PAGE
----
United States District Court, N.D. Illinois
April 21, 2004.
CLYNELL MICKEY, Plaintiff
LIUTARUS DARGIS FOSTER BRADLEY, RONALD PROHASKA and ALBERT STUBENVOLL, all in their indiviual capacities, Defendants
The opinion of the court was delivered by: JAMES MORAN, Senior District Judge
MEMORANDUM OPINION AND ORDER
Both plaintiff and defendants have filed motions in limine. We rule
upon them as follows:
Plaintiff's motion l seeks to exclude any other "bad acts" evidence,
pursuant to Rule 404, Federal Rules of Evidence. Defendants have no
objection, and the motion is granted.
Plaintiff's motion 2 seeks to exclude any evidence that he was
convicted in a criminal case referred to as 92 CR 12107, contending that
it is beyond the ten-year window of Rule 609(b). That window is ten years
after the date of conviction or release from confinement imposed for that
conviction. We are told that the conviction on 92 CR 12107 was January
19, 1993, more than ten years ago, but we are not told when plaintiff was
released after serving some portion of his three-year sentence. If IDOC
records establish that the release was within the ten-year window, the
conviction is proper evidence; if the release date is not established, or
was more than ten years prior to trial, it is not. Further, defendants
make reference to a probation violation, without indicating whether they
seek admission of evidence respecting the violation. We are not provided with any precedent Indicating that a
probation violation is a conviction for the purposes of Rule 609. It
appears to be more akin to a Rule 404 prior bad act, and therefore not
admissible. We note that defendants do not appear to be seeking admission
of that violation as a conviction, as they list no exhibit relating to it
Plaintiffs motions 3 and 5, and defendants* motions l and 8, are all
related. Plaintiff seeks to exclude any evidence that the defendants were
"exonerated" by Internal Affairs. Since that relates to plaintiff's
motion 5, we turn to the issue of road flares. Plaintiff contends that
the "defendants" planted road flares, which are contraband, in his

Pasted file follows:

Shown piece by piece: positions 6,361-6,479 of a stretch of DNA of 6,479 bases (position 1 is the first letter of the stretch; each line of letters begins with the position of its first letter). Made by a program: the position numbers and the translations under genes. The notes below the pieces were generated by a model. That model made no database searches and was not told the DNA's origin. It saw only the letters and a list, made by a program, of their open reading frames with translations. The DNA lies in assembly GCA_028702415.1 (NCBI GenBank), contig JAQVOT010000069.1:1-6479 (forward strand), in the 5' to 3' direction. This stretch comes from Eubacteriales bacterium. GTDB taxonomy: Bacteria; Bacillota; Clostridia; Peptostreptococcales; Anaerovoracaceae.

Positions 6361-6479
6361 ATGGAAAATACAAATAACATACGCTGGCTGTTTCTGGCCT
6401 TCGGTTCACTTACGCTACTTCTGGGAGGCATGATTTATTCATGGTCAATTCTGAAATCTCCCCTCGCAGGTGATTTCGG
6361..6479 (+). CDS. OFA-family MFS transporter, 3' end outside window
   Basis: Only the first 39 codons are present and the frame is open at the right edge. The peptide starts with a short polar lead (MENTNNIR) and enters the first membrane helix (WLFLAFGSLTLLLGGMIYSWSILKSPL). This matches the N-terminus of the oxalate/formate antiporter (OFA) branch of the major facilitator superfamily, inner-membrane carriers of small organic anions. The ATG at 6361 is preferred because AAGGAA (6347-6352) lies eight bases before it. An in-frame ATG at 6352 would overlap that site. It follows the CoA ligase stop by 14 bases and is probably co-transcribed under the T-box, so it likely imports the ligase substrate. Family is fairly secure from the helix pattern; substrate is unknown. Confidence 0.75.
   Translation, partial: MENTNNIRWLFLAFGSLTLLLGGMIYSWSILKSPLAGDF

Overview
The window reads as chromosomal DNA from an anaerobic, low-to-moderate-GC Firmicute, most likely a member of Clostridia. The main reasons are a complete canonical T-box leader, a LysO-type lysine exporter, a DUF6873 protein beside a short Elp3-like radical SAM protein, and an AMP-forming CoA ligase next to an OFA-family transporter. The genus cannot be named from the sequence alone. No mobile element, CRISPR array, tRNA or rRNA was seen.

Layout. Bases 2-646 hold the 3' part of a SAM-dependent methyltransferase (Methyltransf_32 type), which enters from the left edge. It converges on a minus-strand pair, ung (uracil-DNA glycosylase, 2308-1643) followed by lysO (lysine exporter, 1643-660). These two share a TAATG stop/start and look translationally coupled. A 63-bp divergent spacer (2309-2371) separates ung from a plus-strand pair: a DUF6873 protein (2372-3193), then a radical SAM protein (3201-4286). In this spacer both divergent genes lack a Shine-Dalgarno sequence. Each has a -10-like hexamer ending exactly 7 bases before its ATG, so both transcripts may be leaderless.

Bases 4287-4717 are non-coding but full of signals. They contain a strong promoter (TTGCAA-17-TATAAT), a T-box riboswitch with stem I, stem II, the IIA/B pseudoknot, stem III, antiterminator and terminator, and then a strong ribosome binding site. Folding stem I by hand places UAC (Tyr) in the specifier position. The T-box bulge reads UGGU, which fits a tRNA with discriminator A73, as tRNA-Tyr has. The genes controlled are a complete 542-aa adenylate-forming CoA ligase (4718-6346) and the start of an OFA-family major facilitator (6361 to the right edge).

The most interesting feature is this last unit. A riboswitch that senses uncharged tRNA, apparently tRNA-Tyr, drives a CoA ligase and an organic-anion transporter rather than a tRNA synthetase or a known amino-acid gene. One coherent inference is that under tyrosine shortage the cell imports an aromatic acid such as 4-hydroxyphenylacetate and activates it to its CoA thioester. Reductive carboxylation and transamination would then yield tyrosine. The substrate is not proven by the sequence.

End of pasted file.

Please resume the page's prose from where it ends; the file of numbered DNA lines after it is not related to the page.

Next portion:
belongings. He was written up, but not punished for that possession,
which led to the dismissal of Count n. He contends, however, that the
planting of the road flares by the defendants was a frame-up, indicating
The defendants are not, however, fungible. The suit earlier named six
defendants, but two were voluntarily dismissed. Presumably they had
access to plaintiff's belongings, or so Count II indicates. Defendants
contend that two of the remaining four did not have access, but we are
not provided with the basis for that contention. Further, we are not told
who else may have had access. All we are told is that plaintiff would
testify that road flares were found among his belongings sometime after
the incident, he did not put them there and he has no idea who
specifically did so. Thus we are left with the contention that one or more
of the six defendants, or perhaps others, planted the road flares, and
that is an indication of malice by the four remaining defendants. That
is, however, too weak a reed to support plaintiff's contention. We deny
plaintiff's motion 5. We grant his motion 3 because it has no relevance if
we are not getting into the road flares issue. We also, for the same
reasons, grant defendants1 motions 1 and 8.
Plaintiff's motion 4, to bar evidence of the underlying facts of any
criminal conviction, is granted, subject, of course, to reconsideration
should plaintiff testify about those facts.
Defendants' motion 2 seeks to bar any reference to excessive force at
the Cook County Department of Corrections or Criminal Courts Building,
witnessed by plaintiff before December 17, 1998. While plaintiff notes
that there are some exceptions to Rule 404(b) exclusion, he points to
none applicable here. The motion is granted, subject to reconsideration
If plaintiff believes he has admissible evidence and discusses it with
defendants and the court before any inquiry.
Defendants' motion 3 to bar any medical opinion or diagnosis by
plaintiff is granted to the extent the opinion or diagnosis is beyond the
competence of a layman. He may testify to his treatment, e.g., sutures
and prescriptions, and how he felt at various times matters of personal
knowledge and observation well within his competence.
Defendants' motion 4 seeks to exclude evidence of their conduct before
the date of the incident, "where such conduct does not bear any
relationship to their conduct on the date and time of the incident." That
motion is granted, subject to the same qualification noted concerning
defendants* motion 2.
Defendants' motions 5 and 6 are granted, plaintiff having no objection.
Defendants' motion 7 seeks to exclude any character witnesses on behalf
of, we assume, plaintiff. We are not told why. Plaintiff objects, but he
does not list any such witness nor does he indicate why he would want to
offer such a witness, who might well be asked about his knowledge of the
facts underlying plaintiff's past convictions and about his probation violation. While questioning on what basis defendants seek to exclude or
the wisdom of plaintiff's objection, we leave to another day ruling on
the matter if and when plaintiff seeks to introduce such a witness who is
not otherwise barred by the ruling on defendants' motion 6 and the
failure to name the witness In the Final Pretrial Order.
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